Republicans! Pfffft. People who think we’re getting screwed over by a mob of crooked politicians who think it could be fixed by electing ANOTHER bloody politician to oversee the whole mess.

            Personally I like my constitutional safeguards crown-shaped.

          • Dahoon says:

            Another post about your lemmings politics blog. I didn’t even know lemmings had blogs.

          • Lemming says:

            And another post about you mentioning it. Green doesn’t suit you, sir.

        • wodin says:

          Thing is Labour are the better of two evils..and voting for anyone else ends up with the situation we have now..Tory government because people protested against labour and voted for the Liberals or other minority parties ..which in the end got the Tories in…

          I do think Labour gave the job to the wrong brother…

      • Lone Gunman says:

        All the war stuff comes from far above the government. All we can do is pray that Tony Blair doesn’t become president of Europe.

        On the benefit issue I don’t really see the problem. £26,000 is hardly poverty. Together my parents have always had a job and have had minimal benefits but another family we know have been living off of benefits for a very long time and have lived a more expensive life style than us.

        I am not hating on the poor just rather not mindlessly following the left wing propaganda.

        • wodin says:

          I don’t see an issue with £26K either..I’m not talking about that..I’m talking about this reassessment of the sick and disabled to say they are fit to work when they aren’t..and then they will get their benefit cut because they can’t work..even if they did get a job likelihood is they will be off work ALOT..Also the jobs they will be able to go for will most likely be restricted in what they can do..thereby cutting the opportunities by loads ontop of the fact there are many public service workers being laid off who are far more likely to be given a job over someone who is disabled\sick and likely not to be able to keep up with the job..Programmes about scammers and scrounger son TV have done a great job in convincing all people are scamming etc when really it’s a very very small minority..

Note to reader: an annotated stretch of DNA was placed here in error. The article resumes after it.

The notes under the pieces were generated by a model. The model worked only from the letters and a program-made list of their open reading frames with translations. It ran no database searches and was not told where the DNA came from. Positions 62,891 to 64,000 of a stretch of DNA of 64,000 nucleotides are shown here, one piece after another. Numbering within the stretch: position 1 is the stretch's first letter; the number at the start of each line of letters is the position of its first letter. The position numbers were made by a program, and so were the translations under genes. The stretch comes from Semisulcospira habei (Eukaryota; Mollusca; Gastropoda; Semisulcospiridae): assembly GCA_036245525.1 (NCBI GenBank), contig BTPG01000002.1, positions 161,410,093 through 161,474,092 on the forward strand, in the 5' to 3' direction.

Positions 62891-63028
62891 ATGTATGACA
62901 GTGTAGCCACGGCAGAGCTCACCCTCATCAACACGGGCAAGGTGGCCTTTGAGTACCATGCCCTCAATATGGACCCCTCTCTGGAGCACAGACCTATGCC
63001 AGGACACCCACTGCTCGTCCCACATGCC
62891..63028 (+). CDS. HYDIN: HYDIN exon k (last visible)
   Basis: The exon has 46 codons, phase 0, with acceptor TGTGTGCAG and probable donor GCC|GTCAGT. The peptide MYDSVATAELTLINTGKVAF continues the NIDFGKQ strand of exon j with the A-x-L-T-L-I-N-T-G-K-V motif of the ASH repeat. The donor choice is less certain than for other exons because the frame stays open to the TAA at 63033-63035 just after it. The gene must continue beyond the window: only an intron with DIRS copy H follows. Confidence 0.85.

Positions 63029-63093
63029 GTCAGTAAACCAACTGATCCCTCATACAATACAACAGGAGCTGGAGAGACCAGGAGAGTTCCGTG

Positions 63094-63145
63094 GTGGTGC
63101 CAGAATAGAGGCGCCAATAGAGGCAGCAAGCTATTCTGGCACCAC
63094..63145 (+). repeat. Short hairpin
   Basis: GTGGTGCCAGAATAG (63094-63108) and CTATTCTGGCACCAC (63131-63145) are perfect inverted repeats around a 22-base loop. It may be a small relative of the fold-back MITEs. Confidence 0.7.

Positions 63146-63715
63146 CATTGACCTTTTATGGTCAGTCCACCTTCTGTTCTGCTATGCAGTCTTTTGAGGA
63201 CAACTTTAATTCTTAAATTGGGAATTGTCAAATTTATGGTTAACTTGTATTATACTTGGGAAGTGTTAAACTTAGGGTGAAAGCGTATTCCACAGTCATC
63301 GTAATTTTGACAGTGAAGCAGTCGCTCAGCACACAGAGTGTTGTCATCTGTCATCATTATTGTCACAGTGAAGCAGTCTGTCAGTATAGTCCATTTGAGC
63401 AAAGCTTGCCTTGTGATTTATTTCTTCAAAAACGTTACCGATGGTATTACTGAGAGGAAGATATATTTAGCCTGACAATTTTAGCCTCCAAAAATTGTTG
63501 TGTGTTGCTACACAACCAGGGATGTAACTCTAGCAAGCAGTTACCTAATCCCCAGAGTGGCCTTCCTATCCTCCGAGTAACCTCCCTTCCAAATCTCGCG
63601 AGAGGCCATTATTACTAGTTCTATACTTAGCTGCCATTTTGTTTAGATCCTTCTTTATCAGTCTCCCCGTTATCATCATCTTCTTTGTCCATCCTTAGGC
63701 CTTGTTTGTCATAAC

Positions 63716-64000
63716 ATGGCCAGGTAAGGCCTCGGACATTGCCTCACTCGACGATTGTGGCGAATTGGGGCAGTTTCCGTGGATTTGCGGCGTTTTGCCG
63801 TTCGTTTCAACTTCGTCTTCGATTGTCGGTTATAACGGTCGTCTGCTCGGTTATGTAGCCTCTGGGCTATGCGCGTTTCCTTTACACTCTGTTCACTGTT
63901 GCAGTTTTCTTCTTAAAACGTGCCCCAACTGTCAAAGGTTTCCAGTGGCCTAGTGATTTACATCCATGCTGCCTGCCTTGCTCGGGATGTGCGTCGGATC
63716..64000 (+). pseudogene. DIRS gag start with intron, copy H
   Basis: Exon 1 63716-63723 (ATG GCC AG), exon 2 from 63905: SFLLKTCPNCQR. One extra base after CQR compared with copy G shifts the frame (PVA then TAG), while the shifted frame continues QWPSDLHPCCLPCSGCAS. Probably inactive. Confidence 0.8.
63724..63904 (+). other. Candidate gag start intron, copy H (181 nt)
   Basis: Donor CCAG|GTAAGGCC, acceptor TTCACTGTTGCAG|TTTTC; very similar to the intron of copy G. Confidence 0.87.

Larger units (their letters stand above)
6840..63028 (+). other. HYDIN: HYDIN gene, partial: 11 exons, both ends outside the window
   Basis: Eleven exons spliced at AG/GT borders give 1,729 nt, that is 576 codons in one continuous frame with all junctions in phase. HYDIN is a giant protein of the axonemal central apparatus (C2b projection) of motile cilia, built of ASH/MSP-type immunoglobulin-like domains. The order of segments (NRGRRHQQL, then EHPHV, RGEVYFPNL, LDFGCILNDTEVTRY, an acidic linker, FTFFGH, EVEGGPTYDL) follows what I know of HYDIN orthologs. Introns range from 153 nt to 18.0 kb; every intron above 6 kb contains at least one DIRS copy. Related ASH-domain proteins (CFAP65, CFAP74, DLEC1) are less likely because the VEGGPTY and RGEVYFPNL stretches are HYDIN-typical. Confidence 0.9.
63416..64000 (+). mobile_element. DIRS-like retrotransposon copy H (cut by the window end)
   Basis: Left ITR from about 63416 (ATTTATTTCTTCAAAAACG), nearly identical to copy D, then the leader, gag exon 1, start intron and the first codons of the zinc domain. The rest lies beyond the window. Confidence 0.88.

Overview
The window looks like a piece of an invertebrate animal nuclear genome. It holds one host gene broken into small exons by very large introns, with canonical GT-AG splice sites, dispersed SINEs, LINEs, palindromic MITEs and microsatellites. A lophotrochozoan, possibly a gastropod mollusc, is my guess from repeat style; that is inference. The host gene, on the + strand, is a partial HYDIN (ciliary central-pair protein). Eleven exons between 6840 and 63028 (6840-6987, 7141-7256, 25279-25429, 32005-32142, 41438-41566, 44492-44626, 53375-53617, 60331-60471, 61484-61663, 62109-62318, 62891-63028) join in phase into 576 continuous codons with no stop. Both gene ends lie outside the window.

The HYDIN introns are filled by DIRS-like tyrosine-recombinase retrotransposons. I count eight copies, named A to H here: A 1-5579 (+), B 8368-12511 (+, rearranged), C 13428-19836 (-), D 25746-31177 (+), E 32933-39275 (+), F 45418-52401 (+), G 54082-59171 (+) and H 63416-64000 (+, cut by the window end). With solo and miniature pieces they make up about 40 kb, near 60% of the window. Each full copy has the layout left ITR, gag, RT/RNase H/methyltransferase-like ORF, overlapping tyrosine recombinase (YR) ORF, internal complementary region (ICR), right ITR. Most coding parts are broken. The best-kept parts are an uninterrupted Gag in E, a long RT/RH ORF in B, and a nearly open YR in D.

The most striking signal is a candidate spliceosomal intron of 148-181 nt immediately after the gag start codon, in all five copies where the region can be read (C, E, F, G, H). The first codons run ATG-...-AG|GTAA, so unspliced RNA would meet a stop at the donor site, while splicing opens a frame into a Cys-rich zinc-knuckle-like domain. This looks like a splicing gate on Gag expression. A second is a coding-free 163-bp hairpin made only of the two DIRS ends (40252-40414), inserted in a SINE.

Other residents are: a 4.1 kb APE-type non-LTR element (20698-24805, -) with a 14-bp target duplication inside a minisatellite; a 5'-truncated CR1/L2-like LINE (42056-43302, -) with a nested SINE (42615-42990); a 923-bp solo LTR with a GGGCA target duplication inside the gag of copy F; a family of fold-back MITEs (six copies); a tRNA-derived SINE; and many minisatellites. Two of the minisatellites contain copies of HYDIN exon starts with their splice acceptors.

I think DLA they should have stopped it for any disabled person who is working and gets over say 26K..instead of fucking everyone over..I was given DLA for life by a doctor sent by the Social Security..I’m now told it isn’t for life (even though my condition will get worse with time and is chronic) and I have to have an assessment by someone who isn’t even medically trained..damn stupid. Though everyone says I will be OK, going by whats been happening I’m not so sure, let alone the constant worry and stress leading upto the medical\aseessment..

          • Lone Gunman says:

            Yes I totally agree with you. I just felt like it has become unfashionable to question the benefits system.

          • ChiefOfBeef says:

            Not unfashionable(in fact I wish people would stop jumping on the benefit-bashing bandwagon), it’s just that most people don’t know the slightest thing about the system or the changes being made to it and replace the giant gaps with personal anecdotes that can’t be verified and don’t stack up with the evidence for the country as a whole.